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Debate Info

7
16
For the Motion Against the Motion
Debate Score:23
Arguments:33
Total Votes:26
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 For the Motion (4)
 
 Against the Motion (12)

Debate Creator

xMathFanx(1743) pic



It is Unethical to Encourage/Allow Children to Play Football

The Motion:  It is Unethical to Encourage/Allow Children to Play Football

Thoughts?

For the Motion

Side Score: 7
VS.

Against the Motion

Side Score: 16
3 points

Children trust adults not to encourage or expose them to any activity which poses a risk to their short or long term health.

American football, rugby and 'heading the ball in soccer, have all proven to be health hazards to the participants.

With a few modifications the character building aspects of these , and other contact sports can continue.

Side: For the Motion
xMathFanx(1743) Clarified
1 point

@Antrim

Good response. This falls in line with my general view of the matter as well.

American football, rugby and 'heading the ball in soccer, have all proven to be health hazards to the participants.

Yes, as well as boxing, ect. ect. This is highly problematic since at the ages these types of activities are being promoted, the children's brain are still undergoing development and are thus unable to understand how vulnerable they are as well as the strong potential for serious long-term consequences stemming from activities that may appear relatively benign at face-value (surface-level).

With a few modifications the character building aspects of these , and other contact sports can continue.

Agreed. It is not that I am opposed to contact sports or physical competition, rather it should be confined to healthy formats until such an age people reach full cognitive development/maturity and can decide whether or not the costs outweigh the risks for themselves (at which point I think a person can decide to participate in any such activity of their choosing).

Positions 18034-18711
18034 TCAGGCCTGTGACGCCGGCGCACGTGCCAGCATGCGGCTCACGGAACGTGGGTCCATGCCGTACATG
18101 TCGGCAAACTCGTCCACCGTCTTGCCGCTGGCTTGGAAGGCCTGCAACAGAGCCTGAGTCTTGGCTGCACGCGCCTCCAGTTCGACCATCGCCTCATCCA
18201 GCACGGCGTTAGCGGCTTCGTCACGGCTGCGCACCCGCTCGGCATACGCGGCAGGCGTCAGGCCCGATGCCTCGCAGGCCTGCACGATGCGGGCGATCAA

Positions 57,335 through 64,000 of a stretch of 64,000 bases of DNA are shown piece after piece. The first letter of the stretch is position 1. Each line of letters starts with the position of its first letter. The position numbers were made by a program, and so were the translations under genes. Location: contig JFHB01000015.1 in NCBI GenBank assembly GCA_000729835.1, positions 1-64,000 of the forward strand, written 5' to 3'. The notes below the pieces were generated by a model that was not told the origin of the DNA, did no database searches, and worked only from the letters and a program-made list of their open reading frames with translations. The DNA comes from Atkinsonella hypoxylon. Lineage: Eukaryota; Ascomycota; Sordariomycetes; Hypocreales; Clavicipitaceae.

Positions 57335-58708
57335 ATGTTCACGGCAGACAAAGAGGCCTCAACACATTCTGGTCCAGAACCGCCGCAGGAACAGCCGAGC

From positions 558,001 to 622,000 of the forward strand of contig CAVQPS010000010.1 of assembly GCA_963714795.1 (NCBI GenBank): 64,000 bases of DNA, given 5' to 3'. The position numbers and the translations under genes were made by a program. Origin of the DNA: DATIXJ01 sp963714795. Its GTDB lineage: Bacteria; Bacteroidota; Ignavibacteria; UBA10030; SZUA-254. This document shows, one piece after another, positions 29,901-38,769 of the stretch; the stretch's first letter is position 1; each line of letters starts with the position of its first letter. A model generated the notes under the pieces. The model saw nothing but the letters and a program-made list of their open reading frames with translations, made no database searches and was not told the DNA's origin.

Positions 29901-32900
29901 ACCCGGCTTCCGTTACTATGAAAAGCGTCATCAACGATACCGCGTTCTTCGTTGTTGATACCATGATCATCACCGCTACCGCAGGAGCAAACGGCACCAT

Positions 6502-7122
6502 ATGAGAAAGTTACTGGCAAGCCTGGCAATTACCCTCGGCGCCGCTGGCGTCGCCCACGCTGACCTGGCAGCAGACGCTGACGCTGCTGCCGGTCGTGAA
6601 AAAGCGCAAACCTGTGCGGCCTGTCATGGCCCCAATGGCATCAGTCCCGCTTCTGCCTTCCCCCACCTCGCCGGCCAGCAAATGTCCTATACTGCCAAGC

Also, I think contact sports can be instrumental in one's proper social development as is seen in other mammals with the importance of "play fighting". We should just be aware of how far is too far

Side: For the Motion
Antrim(1287) Clarified
2 points

Thanks for expressing your accord.

Boxing is particularly good for acquiring many skills which can be applied in all aspects of life.

It teaches self control and how to channel your natural aggression into the disciplines required to achieve your desired goal(s).

Lose your composure in boxing and you end up on the canvas with a sore face.

It also teaches not to take all of life's disappointments and aggression's on the chin.

To survive the ''slings and arrows of a lifetime you have to learn that sometimes it is best to duck and dive and back pedal when in trouble.

Or, as William Shakespeare's character Falstaff said ''discretion is the better form of valor''.

Side: For the Motion
1 point

Why would it be unethical? Its just a sport .

Side: Against the Motion
xMathFanx(1743) Clarified
1 point

Am I to believe that studies linking frequent head/brain trauma that occurs in Football (as well as other contact sports such as boxing, ect.) with Neuro-degenerative conditions such as CTE have yet to enter your radar?

Side: For the Motion
1 point

Oh yeah silly me, I was thinking of soccer. I dont know much about the sport but after what i could find on the internet most kid that hurt didnt need medical attention, and those who did mostly had light injuries such as sprains and minor concussions.

The most similar thing to football i know is rugby (wich might be more dangerous because of the lack of protective gear) and during my 7 years in the team of my school ther have never been any serious injuries

Side: Against the Motion
1 point

Am I to believe that studies linking frequent head/brain trauma that occurs in Football (as well as other contact sports such as boxing, ect.) with Neuro-degenerative conditions such as CTE have yet to enter your radar?

Am I to believe that you think a sport where you throw a ball around is most accurately described as football? Nobody calls it football outside of America, and there are almost 200 other countries in the world you complete halfwit.

Call the game what it actually is: rugby in full plate armour.

Side: For the Motion
1 point

No it’s not , if we applied this logic to American football why not do it for skateboarding , horse riding, diving etc , etc , just in case of head injuries regarding the young ?

Side: Against the Motion
xMathFanx(1743) Clarified
1 point

@Dermot

No it’s not , if we applied this logic to American football why not do it for skateboarding , horse riding, diving etc , etc , just in case of head injuries regarding the young ?

If you read my former post to cruzades, I began to address this point. The concerns you have raised are due to potential injures that may or may not incur, while it has been firmly established in the Scientific literature that the type of injury that leads to CTE (for instance) inevitably occurs by engaging in such an activity (America Football). Are you familiar with the studies/science I am referring to (Note, I can post links if not)?

Side: For the Motion
1 point